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Florida driver swerved to miss falling couch. Then he got a ticket.

The car struck the median and flipped over. The couple inside were hanging upside down, and passersby helped them out of the vehicle. At the hospital, they got the ticket.
A couple driving home from a monthlong visit to Florida escaped serious injury when they swerved to avoid a couch that fell from a truck on Interstate 95. But then they got a ticket.
A couple driving home from a monthlong visit to Florida escaped serious injury when they swerved to avoid a couch that fell from a truck on Interstate 95. But then they got a ticket. [ Google Maps ]
Published Mar. 3
Updated Mar. 3

FORT LAUDERDALE — A couple driving home from a monthlong visit to Florida escaped serious injury when they swerved to avoid a couch that fell from a truck on Interstate 95.

But they couldn’t avoid a $166 traffic ticket for “failing to drive in a single lane,” according to a crash report by the Florida Highway Patrol.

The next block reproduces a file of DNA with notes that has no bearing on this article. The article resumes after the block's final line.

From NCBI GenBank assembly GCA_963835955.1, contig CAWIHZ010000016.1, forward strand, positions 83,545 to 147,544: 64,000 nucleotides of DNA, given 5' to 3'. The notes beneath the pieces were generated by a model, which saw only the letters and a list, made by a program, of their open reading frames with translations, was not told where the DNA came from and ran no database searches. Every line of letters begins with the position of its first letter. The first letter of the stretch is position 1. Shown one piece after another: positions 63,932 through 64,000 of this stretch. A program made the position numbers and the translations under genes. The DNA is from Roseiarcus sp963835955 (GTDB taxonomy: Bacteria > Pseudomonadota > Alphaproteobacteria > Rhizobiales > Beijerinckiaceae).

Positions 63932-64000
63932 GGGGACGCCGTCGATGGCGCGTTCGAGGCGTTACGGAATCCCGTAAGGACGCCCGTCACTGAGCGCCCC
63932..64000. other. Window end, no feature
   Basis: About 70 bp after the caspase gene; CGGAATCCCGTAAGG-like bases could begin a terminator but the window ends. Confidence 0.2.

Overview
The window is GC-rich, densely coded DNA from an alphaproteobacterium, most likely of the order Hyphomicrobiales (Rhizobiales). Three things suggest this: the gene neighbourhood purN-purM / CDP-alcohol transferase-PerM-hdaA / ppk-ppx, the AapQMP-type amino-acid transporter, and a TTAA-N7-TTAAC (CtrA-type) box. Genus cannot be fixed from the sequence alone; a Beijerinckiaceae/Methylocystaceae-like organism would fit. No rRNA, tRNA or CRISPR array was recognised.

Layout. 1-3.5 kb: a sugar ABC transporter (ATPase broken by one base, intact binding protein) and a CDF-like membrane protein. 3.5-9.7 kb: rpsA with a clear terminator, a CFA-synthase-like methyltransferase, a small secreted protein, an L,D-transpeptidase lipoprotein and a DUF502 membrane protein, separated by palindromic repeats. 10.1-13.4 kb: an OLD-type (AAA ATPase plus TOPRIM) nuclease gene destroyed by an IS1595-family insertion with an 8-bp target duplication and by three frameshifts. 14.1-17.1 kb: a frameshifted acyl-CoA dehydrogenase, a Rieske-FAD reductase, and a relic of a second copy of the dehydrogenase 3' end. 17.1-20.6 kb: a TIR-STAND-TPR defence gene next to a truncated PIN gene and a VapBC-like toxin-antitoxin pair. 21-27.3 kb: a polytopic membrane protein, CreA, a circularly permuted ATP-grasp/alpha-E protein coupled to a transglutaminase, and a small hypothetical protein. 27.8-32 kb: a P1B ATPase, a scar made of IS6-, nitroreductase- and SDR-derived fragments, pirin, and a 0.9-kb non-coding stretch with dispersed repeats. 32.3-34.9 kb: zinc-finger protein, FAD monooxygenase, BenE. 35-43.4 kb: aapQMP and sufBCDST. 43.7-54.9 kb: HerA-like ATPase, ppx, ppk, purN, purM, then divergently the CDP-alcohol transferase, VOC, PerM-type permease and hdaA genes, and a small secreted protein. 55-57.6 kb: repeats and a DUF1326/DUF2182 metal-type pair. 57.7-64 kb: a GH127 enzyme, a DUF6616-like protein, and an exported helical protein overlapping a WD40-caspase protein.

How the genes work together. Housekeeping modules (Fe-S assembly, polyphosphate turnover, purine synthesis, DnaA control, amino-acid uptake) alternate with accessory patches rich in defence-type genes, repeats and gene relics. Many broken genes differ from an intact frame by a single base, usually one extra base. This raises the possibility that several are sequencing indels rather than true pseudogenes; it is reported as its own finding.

Jake Singer told the South Florida SunSentinel that his girlfriend was driving on Feb. 20 as they headed home to Washington following a visit with family in Boca Raton.

The truck that dropped the couch kept driving, but their 2006 Toyota Corolla struck the median and flipped over. Singer and his girlfriend were hanging upside down, and passersby helped them out of the vehicle. The car was totaled and they were each taken to the hospital in an ambulance, the newspaper reported.

That’s when a trooper showed up at the hospital with the traffic ticket.

“He gave us a ticket for basically swerving lanes while trying to avoid a couch that was flying at us on the highway,” Singer told the newspaper. “He seemed nervous to give us this news,” Singer said, “which I can understand.”

Lt. Yanko Reyes told the newspaper that while it’s a tough break for the couple, troopers have discretion when issuing traffic citations.

“You have to look at the totality of the circumstances,” Reyes said. “Remember, in Florida it is recommended to have at least a two-vehicle length between your vehicle and the vehicles in front of you because that way you have enough time to react in case something like this happens, in case somebody brakes, in case debris falls on the roadway, you’re able to avoid any and all difficulties.”

Reyes said drivers are supposed to maintain control of their vehicles.

Singer said he attempted to reason with the trooper, saying that if drivers violate the rules of the road, they should be ticketed.

“But the starting point is that you’re giving us a safe road to drive on, and that’s the sort of contract we have, and I’m pretty sure couches flying in the air breaks the contract, and we have to do whatever to stay alive,’” he said.